While there are a couple of Nautilus treadmills on the market, you won’t be missing a thing if you never ever come across one.
The inventor of Nautilus equipment, Arthur Jones, started the company in 1970. By the time they expanded and launched the signature Bowflex line in 1986, the focus was on strength training machines and the company became the first manufacturer to design circuit equipment. Eventually Nautilus branched out into cardio equipment including exercise bikes, elliptical trainers, and treadmills.
Nautilus, Inc. (NYSE: NLS) has acquired several brand names over the past 20 years including Bowflex®, CoreBody Reformer™, Universal®, Stairmaster®, Schwinn Fitness™, and Schwinn®.
In 2010, Nautilus sold the licensing assets for Stairmaster and Schwinn’s indoor cycling commercial products to Fit Dragon, Inc. but kept the Schwinn home cardio products.
Nautilus and sister company Schwinn share their treadmill designs. Currently, both brands offer two treadmills each which are identical except for the color of the cosmetics on the console.
The Nautilus T614 (which is also the Schwinn 840) offers a 2.75 hp continuous duty motor, a 20" x 55" walking area, a 12% incline, and a soft-drop folding frame. It sells for around $1499.
The Nautilus T616 (which is the Schwinn 870) has a 20" x 60" deck, 3.0 hp (cd) motor, 15% incline, and more programs than the T614. It is priced at around $1,799.
While reviews find that these are decent treadmills, they have weak warranties, and unfortunately are fitted with the least attractive console of any treadmill made. If the poorly designed console doesn’t turn you off, the tiny LCD windows provided for feedback definitely will.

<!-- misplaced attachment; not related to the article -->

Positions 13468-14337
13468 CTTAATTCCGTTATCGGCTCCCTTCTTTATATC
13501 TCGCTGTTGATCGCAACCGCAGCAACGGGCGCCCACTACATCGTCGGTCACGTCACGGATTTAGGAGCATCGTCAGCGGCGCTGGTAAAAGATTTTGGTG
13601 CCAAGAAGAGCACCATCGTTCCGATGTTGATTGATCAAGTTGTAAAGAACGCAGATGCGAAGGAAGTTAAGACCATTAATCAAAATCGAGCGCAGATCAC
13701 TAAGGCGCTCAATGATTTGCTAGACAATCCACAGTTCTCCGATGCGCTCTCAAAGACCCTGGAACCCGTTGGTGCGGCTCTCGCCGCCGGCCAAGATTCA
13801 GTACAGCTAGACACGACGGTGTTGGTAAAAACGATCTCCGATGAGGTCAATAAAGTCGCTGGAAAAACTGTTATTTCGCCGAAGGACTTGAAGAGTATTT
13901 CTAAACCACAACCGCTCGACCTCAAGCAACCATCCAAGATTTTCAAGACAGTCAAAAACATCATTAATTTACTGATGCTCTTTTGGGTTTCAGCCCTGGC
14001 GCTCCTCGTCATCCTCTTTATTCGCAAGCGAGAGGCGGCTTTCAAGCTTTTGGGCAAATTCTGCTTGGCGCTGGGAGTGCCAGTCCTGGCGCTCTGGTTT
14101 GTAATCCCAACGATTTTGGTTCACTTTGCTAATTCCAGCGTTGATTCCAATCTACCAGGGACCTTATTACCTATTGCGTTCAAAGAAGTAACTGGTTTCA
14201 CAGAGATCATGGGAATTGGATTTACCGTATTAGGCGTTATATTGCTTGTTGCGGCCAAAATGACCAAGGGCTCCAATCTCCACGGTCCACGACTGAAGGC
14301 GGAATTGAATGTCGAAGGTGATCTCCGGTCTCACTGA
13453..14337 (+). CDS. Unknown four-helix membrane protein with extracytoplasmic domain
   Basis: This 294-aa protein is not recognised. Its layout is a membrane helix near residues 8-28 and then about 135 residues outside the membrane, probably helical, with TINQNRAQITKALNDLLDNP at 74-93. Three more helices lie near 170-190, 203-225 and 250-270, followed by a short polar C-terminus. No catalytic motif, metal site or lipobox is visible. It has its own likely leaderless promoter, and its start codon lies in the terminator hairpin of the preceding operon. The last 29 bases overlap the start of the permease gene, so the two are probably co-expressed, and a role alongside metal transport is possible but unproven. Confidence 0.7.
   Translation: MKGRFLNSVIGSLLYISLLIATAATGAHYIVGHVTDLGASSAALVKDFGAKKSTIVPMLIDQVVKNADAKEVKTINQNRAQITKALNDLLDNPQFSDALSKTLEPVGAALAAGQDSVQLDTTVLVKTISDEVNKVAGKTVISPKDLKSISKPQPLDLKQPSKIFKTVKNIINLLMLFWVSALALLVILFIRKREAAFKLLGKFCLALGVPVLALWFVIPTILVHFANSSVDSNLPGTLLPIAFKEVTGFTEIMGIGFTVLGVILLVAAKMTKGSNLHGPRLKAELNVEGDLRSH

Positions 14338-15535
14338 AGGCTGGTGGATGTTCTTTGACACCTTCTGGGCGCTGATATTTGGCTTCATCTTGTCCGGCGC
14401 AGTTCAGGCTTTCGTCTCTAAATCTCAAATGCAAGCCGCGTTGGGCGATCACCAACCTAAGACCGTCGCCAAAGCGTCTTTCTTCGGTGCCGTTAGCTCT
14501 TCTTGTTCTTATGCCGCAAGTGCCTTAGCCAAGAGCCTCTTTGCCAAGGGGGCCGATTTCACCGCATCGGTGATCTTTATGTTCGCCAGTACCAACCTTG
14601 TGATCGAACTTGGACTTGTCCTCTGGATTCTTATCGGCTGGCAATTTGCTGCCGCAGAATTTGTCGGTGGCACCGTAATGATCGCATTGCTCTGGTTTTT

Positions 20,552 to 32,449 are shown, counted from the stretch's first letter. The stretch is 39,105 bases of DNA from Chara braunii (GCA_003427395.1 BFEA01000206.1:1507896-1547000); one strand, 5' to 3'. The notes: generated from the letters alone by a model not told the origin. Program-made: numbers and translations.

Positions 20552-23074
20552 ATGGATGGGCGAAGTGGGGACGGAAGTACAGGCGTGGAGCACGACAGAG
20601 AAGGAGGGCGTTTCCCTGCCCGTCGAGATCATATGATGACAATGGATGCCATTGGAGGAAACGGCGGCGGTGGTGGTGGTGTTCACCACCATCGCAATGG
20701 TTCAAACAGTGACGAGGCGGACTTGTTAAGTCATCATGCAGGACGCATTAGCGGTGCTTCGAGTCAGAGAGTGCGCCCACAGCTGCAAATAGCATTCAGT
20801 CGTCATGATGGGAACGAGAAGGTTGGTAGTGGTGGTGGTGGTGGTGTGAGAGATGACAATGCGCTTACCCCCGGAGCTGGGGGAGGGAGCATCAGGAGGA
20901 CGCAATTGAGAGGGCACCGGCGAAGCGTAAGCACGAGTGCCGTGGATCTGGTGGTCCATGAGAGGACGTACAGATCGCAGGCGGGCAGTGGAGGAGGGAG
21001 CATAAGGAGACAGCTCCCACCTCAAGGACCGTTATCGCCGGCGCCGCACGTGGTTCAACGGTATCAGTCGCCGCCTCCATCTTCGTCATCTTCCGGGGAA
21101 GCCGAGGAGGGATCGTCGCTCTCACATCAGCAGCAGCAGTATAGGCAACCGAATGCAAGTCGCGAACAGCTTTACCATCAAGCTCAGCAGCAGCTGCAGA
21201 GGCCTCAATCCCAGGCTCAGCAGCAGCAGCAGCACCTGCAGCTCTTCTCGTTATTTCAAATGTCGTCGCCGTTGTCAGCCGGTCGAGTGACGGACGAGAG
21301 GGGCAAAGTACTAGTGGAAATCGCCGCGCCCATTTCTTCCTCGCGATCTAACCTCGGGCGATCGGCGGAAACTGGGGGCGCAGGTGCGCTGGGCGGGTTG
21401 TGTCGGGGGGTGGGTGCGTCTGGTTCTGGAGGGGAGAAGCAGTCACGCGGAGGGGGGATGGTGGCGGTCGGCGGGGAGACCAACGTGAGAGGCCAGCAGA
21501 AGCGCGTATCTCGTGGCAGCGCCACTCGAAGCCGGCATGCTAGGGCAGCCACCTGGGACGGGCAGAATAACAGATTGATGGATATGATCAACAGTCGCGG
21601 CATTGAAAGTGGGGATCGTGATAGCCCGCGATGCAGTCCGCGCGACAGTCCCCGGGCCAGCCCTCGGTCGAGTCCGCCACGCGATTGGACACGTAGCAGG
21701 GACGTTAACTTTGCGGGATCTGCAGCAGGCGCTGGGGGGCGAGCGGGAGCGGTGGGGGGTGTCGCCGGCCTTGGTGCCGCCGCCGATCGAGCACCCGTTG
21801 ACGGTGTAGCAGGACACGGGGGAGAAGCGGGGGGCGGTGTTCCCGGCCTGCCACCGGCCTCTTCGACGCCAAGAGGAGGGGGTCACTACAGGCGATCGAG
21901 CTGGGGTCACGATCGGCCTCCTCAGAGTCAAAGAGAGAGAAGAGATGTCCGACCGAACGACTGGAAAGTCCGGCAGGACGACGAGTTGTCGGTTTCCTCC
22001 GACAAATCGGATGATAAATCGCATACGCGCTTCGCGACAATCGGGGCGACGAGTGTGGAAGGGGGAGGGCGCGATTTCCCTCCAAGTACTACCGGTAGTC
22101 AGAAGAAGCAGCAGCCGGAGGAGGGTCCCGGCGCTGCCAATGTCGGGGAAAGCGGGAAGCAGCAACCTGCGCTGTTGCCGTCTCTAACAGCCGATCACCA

Despite weathering some difficulties in the recent recession, when the Vancouver, Washington state-based company lost $90 million worldwide in 2009, the company has seen some recovery now that the commercial line has been discontinued.
While Nautilus treadmills are reasonably priced home machines, they don’t stand out from the competitive pack of manufacturers who place their sole emphasis on building treadmills. If you want the best machine for your money, go with a primary treadmill manufacturer, and don't buy from a company that not only makes treadmills on the side, but just a few years ago was ranked last by specialty fitness dealers who were asked to evaluate the customer service of equipment manufacturers.
The strongest treadmill design from this corporation is the TreadClimber® by Bowflex, and not anything that carries a Schwinn or Nautilus badge.
Nautilus T614 - replaces the T514 with an enhanced display, NautilusConnect workout tracking and new cushioning system.
Nautilus T616 - replaces the T516 with a dual display, incline capability, workout syncing and a generous number of workouts.
Nautilus T514 - An entry-level model with a short warranty from a struggling company that should stick to home gym equipment.
Nautilus T516 - An over-priced model from a company not known for producing quality treadmill products.